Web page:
A strategy here refers to a function which given any game state gives a Get1000 placement . Below is an illustration of what i mean by a state. A state could also include the history (order of placement), which would increase the count a lot, but that is hopefully not needed for a solution.
A gamestate can be represented as the current number (in this case 1), the entries in hundres (7), tens (5) and ones (12) as well as the amount of free positions for hundreds (1), tens (2), ones(2).
The total amount of such states is but in at least the choice is forced. This means there are at most. relevant states, probably quite a bit fewer.
Each state has at most 3 choices, therefore there is an upper bound of unique pure strategies.
This is of course not that helpful, since a matrix is enormous, and for each cell in the matrix all possible games would have to be played to find the payoff for the pure strategy pairs. On top of that, the best mixed strategy would then have to be calculated.
While this sounds straighforward in theory, I found it quite hard to figure out where my information sets are, and whether I could consider each choice node in Get1000 a subgame. After struggling for a while, I ended up with an extensive form structure looking like this. Players are P1 and P2, and “move by nature” is the dice roll.
This structure means that only the roots of the tree are subgames, since all other nodes are part of larger information sets.
Attempting backwards induction
The above structure means that it is not practical to naively use subgame perfection and backwards induction to solve the game, but taking inspiration from it could still be useful to get a good strategy.
The algorithm for subgame perfection goes like this:
Consider the final subgames (those with no further subgames), pick a Nash equilibrium as solution there.
When considering the next subgames up the tree, the payoffs in the subgames already considered are used to create the payoff matrix.
Iterate step 2 until the root node of the extensive form tree is reached.
To get something working, I pretend that the other player is at the same state as me always. This means I can only focus on the branches below that state. To keep memory in check i also recalculate payoffs instead of storing the result for each combination of states and games. The final algorithm I ended up with works like this:
Consider the final subgames and pick a Nash equilibrium as solution.
When looking at subgames higher up the tree, I use the choices (not payoffs) computed in 1, and use those choices to play out the game. Then I compare end results to get the payoff matrix for that subgame.
As before, I iterate step 2 until I reach the root node.
This seems intuitively pretty reasonable.
The above method gives me a strategy that partly takes the imperfect information nature of the game into account. At many states it detected mixed strategies that had much higher payoffs compared to the pure versions. The strategies smashes all my previous best strategies by winning 1.75% more games.
At this point, I was not really sure how to approach the game in a better way. In fact I was pretty ready to admin defeat for quite some time. Of course, immediately after i wrote that, I found this thesis, and this report.
For quite some time I have been trying to completely solve the Get 1000 game. More specifically I am trying to find the strategy in a 1 on 1 game of Get 1000 that maximises the chance to win.
Solving for expected value rather then winning
My initial attempt at solving the game failed spectacularity, since I attempted to solve the game by minimising the average distance of the expected value to a 1000. This is an easy to compute strategy (using a sort of bottom up dynamic programming, where I start with the easy sub-games above, and calculate backwards to the top), but it is the wrong goal. This leads to a strategy minimising the distance to 1000 on average. This interestingly enough differs quite a lot from the goal I wanted to solve, which was to maximise the chance to win any 1 on 1 game.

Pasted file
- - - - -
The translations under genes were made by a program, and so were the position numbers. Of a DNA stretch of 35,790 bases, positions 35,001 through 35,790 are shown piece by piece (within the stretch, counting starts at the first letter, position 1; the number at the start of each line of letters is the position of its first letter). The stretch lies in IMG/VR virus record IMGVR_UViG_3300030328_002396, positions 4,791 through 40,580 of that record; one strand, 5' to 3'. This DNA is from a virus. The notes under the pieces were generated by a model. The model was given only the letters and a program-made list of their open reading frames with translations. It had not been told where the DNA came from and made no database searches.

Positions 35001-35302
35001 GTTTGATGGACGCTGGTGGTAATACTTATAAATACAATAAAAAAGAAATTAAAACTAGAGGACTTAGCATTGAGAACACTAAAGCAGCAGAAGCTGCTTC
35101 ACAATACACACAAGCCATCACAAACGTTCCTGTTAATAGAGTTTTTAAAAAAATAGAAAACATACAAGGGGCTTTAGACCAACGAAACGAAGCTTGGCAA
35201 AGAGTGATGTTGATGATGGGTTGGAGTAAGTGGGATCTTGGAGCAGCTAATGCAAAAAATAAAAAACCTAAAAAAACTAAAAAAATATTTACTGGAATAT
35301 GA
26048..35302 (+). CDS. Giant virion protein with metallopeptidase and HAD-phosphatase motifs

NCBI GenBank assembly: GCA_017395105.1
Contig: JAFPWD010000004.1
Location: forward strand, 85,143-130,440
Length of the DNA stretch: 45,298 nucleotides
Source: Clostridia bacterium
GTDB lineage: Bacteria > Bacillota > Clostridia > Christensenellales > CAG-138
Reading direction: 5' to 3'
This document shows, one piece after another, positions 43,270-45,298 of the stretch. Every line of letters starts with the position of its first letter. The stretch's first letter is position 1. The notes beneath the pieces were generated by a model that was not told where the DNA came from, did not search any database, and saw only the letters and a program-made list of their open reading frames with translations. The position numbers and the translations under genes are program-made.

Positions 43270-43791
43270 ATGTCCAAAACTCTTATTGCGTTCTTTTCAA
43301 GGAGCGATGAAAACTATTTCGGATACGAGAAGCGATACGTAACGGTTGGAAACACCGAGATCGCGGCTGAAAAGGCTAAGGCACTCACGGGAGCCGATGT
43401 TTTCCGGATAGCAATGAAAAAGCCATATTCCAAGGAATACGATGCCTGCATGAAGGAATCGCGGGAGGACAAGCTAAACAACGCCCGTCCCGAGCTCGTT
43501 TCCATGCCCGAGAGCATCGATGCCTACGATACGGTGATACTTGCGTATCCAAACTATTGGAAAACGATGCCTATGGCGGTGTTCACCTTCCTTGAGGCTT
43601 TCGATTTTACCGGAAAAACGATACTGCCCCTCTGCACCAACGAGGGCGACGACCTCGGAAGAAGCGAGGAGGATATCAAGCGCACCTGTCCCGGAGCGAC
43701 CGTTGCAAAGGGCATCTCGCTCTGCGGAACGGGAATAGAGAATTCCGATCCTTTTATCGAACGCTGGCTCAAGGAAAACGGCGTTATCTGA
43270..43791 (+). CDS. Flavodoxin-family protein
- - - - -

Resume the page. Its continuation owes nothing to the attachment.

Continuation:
Since Get 1000 is quite small I can calculate how much the two strategies differ by running all possible games. Above is the result of such a calculation. The two strategies draw 41.2% of the time, while the win based wins 30.8% and the distance based wins 28% of the time.
Trouble with situations where choices are equally good
After figuring out I had the wrong goal, I found a way to create a strategy based on wins rather than expected value (this is much harder to compute, even using the same bottom up approach, since it is not possible to collapse results to an average, and ever growing lists of results must be compared). These strategies I suspect are very close to optimal, but there was something funky going on.
There are situations in my calculations where two placement choices have equal amounts of winning sub-games. Initially I thought I could just set an order of preference of my choice for these, but the resulting strategies beat each other when applied to all possible games. If the order of preference did not matter this should not happen.
For the longest time I could not figure out why this happened. I started questioning whether the markov property held in the game (I am still not 100% sure it does).
At this point I took a few steps back and looked at what would be the correct framework to model this game in. Turns out it can be modelled as a Markov Decision Process. That in itself was not very helpful, but it eventually got me reading about the expectiminimax algorithm. Expectiminimax is a version of minimax for games with chance involved. While I had to modify it a bit for a simultaneous turn game, I implemented it for some subproblems of get 1000, which I could calculate to the bottom.
While implementing it I realised that I again would have to code resolution for when two choices are equally good. While googling a bit about that, I randomly read about Nash Equilibrium, and mixed strategies. I was already aware of most of this, but it suddenly it dawned on me that my game might contain mixed strategies which could effect the outcome my expectiminimax calculation, and which I needed to take into account.
Wrong payoffs propagated in expectiminimax
Indeed, after searching for a bit, I found several cases where a mixed strategy is needed. The example below shows a expectiminimax situation where a mixed strategy is needed to get the best outcome.
While this exact situation will probably not arise assuming perfect play, the result still might matter since expectiminimax depends on all subgames propagating correct payoffs.